Home > Research > Publications & Outputs > Mapping early environment using communication d...

Associated organisational unit

Electronic data

Links

Text available via DOI:

View graph of relations

Mapping early environment using communication deviance: A longitudinal study of maternal sensitivity toward 6-month-old children

Research output: Contribution to journalJournal articlepeer-review

Published
  • Paulo de Sousa
  • William Sellwood
  • Kirsten Fien
  • Helen Sharpe
  • Andrew Pickles
  • Jonathon Hill
  • Kate Abbott
  • Louise Fisher
  • Richard Bentall
Close
<mark>Journal publication date</mark>1/10/2019
<mark>Journal</mark>Development and Psychopathology
Issue number4
Volume31
Number of pages11
Pages (from-to)1501-1511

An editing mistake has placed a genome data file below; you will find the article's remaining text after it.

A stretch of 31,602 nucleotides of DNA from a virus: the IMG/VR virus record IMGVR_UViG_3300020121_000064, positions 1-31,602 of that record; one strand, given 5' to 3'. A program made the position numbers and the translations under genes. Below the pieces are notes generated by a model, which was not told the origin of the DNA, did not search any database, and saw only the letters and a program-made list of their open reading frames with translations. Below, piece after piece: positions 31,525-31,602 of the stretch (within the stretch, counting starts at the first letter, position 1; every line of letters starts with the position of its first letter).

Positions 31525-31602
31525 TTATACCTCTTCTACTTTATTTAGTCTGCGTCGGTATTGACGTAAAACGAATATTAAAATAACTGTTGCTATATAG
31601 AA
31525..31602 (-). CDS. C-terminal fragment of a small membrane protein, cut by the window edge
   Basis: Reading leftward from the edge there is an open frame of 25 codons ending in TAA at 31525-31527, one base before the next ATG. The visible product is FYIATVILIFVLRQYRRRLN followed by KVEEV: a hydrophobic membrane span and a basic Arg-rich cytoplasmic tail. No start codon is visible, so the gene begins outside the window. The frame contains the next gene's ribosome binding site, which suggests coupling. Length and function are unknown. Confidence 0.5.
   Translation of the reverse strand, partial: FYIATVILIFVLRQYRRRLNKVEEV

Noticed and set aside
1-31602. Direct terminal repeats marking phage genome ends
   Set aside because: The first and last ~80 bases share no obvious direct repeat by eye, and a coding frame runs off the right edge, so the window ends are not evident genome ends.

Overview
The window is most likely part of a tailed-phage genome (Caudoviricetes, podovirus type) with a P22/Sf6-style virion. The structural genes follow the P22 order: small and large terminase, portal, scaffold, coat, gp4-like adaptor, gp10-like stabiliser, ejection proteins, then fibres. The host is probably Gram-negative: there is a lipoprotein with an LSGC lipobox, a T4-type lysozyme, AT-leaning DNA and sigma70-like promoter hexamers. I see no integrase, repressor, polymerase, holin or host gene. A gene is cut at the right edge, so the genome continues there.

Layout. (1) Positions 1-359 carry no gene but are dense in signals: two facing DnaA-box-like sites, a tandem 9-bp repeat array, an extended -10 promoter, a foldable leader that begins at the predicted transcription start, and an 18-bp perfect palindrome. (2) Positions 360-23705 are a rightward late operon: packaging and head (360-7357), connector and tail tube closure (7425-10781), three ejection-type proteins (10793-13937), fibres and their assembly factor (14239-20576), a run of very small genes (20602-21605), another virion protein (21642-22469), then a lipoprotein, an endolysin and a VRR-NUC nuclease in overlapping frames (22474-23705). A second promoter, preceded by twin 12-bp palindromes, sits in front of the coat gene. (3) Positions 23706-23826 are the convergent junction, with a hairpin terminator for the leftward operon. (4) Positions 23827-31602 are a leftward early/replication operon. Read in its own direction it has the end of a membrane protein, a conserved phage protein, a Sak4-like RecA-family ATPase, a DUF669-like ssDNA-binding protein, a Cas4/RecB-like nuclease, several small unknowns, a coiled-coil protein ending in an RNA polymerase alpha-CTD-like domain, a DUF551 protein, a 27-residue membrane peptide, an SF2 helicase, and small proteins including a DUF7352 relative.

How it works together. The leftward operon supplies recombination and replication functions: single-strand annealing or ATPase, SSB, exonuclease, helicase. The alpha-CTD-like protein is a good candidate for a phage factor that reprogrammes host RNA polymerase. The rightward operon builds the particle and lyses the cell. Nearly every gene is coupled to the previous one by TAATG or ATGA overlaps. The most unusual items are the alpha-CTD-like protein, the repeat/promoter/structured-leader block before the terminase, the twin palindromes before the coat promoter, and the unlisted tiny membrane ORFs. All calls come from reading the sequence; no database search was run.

Publication StatusPublished
Early online date23/10/18
<mark>Original language</mark>English

Abstract

Communication deviance (CD) reflects features of the content or manner of a person's speech that may confuse the listener and inhibit the establishment of a shared focus of attention. The construct was developed in the context of the study of familial risks for psychosis based on hypotheses regarding its effects during childhood. It is not known whether parental CD is associated with nonverbal parental behaviors that may be important in early development. This study explored the association between CD in a cohort of mothers (n = 287) at 32 weeks gestation and maternal sensitivity with infants at 29 weeks in a standard play procedure. Maternal CD predicted lower overall maternal sensitivity (B = –.385; p < .001), and the effect was somewhat greater for sensitivity to infant distress (B = –.514; p < .001) than for sensitivity to nondistress (B = –.311; p < .01). After controlling for maternal age, IQ and depression, and for socioeconomic deprivation, the associations with overall sensitivity and sensitivity to distress remained significant. The findings provide new pointers to intergenerational transmission of vulnerability involving processes implicated in both verbal and nonverbal parental behaviors.